Should We Cancel “Cancel Culture”?

cancel culture

Names big and small can’t seem to escape the public’s attention nowadays. Thanks to social media, anyone can learn a lot about someone with just a few clicks. This is helpful in a way, but also dangerous. Without knowing the whole story, a person can assume the worst. Let’s dive into cancel culture.

How It Started

According to Merriam Webster, to cancel means to stop giving support to someone. For example, boycotting an artist or a politician’s work. Canceling began from a good place–Black Lives Matter and #MeToo on Twitter. The term canceled was used here after becoming quite common (Screenwriter Barry Michael Cooper first used the term in “New Jack City”). Unfortunately, it went on to be a famous negative word.           

Cancel Culture Today

You don’t need to look twice online to see how rampant cancel culture is. Some jump on the bandwagon for the hell of it, while others take the opportunity to call out people. Many find it toxic, many still believe it’s not much cause for concern. Cancel culture has already been successful in attacking a number of personalities, though.            

“While we have come to expect this on the radical right, censoriousness is also spreading more widely in our culture: an intolerance of opposing views, a vogue for public shaming and ostracism, and the tendency to dissolve complex policy issues in a blinding moral certainty…this stifling atmosphere will ultimately harm the most vital causes of our time,” – J.K. Rowling

“When you say someone is canceled, it’s not a TV show. It’s a human being. You’re sending mass amounts of messaging to this person to either shut up, disappear, or it could also be perceived as, Kill yourself.

– Taylor Swift

Canceling doesn’t always involve harmless opinion as some may think. Both social media users and high-profile individuals got a lot to say about cancel culture. Considering all of this, is there anything positive about canceling someone?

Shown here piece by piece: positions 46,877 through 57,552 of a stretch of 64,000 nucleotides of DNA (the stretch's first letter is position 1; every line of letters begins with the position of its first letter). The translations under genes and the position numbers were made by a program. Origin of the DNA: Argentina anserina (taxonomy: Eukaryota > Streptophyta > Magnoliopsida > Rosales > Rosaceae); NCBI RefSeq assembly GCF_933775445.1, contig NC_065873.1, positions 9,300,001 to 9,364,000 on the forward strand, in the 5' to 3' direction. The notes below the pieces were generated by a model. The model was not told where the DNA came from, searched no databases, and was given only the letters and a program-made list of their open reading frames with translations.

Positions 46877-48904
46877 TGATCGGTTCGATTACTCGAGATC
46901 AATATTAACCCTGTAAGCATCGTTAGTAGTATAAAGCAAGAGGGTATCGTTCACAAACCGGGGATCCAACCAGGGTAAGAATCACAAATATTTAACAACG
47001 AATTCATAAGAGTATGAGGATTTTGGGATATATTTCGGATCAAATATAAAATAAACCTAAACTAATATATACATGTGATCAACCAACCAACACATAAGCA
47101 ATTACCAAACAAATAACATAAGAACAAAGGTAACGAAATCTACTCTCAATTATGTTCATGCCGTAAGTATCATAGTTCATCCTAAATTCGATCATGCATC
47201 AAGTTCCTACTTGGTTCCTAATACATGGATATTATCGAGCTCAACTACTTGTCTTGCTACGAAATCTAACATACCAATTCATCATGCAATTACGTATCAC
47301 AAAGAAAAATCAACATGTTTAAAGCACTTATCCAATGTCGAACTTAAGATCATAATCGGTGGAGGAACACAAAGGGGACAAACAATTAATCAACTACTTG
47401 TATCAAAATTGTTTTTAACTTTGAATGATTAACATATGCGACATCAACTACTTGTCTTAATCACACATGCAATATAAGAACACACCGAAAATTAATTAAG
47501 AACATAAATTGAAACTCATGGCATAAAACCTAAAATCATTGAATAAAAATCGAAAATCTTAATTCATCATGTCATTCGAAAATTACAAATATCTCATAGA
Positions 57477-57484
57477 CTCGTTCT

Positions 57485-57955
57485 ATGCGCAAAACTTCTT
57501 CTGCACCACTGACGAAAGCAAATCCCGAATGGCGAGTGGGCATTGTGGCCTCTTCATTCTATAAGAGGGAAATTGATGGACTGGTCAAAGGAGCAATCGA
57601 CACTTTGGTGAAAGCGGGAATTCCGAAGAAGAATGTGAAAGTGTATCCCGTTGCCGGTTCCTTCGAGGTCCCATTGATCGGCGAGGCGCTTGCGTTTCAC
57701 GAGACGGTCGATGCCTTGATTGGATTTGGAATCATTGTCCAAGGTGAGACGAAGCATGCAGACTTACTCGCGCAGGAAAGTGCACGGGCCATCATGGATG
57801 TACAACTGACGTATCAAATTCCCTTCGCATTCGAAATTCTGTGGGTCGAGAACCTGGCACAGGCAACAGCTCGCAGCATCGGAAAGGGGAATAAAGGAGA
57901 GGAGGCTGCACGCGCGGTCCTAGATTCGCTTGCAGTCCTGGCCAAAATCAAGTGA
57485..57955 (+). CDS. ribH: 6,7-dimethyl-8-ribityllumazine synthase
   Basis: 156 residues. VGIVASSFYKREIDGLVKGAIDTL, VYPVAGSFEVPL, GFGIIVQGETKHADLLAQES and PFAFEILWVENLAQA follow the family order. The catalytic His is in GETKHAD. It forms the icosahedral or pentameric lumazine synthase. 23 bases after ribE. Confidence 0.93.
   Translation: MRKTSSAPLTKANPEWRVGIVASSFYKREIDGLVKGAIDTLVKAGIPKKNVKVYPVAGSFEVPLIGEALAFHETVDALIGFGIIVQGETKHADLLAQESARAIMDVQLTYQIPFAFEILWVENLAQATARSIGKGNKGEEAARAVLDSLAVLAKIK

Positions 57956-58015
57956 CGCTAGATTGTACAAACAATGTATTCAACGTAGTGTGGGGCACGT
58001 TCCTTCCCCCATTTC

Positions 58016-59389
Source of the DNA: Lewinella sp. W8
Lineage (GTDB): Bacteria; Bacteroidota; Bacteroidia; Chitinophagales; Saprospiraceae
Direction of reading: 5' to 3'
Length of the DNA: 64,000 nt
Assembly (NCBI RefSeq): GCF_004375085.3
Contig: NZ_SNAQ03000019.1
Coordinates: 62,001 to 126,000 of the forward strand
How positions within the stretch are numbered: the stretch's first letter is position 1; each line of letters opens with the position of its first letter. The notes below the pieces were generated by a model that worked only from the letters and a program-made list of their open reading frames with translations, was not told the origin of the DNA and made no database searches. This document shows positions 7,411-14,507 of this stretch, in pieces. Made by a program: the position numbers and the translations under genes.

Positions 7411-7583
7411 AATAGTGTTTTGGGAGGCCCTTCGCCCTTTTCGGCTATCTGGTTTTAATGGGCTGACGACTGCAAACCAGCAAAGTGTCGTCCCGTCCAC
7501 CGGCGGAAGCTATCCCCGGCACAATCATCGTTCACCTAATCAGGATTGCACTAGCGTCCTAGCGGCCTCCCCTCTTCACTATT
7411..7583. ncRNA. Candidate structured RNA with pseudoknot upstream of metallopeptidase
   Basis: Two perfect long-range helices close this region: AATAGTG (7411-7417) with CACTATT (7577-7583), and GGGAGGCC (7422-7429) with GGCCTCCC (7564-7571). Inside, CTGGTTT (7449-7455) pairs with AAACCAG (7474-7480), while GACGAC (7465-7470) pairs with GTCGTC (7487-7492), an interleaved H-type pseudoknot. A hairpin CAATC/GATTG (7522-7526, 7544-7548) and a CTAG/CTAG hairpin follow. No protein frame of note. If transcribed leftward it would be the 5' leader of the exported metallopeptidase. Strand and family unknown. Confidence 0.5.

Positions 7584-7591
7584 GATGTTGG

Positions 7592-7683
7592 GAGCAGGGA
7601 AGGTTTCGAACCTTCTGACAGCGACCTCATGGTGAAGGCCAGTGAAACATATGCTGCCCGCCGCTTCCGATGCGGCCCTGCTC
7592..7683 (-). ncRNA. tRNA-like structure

The Good

People of high status usually get away with things others can’t. Being well-known, especially being liked by many, can save your reputation. However, cancel culture changed that. Those who abuse their power behind closed doors and those who lead shameless double lives aren’t safe anymore. Once a piece of evidence comes out, they’re over.     

The Bad

Sadly, cancel culture’s cons seem to outweigh its pros. Canceling can do serious damage to a person regardless of whether they are popular or not. It can ruin a celebrity’s career and end an ordinary individual’s. When netizens come for you by the numbers, even a simple slip-up can be fatal. One wrong move and you’re done. No matter what your real intentions are.        

Canceling can be helpful or not depending on circumstance. One should always keep in mind that no one is a true judge. We’re all human. We make mistakes and we can choose to change. If someone is genuine about righting their wrongs, they deserve forgiveness. Cancel culture is getting even more toxic now. People cancel anyone for the silliest things. Maybe properly exposing those who must be exposed is way better than mindless rejecting. 

Can you relate? Share your thoughts below. We’d love to hear them!

What do you think?

Written by Hannah Grace

A B.S. Psychology graduate who fights both real and imaginary shadows every day with music and words.


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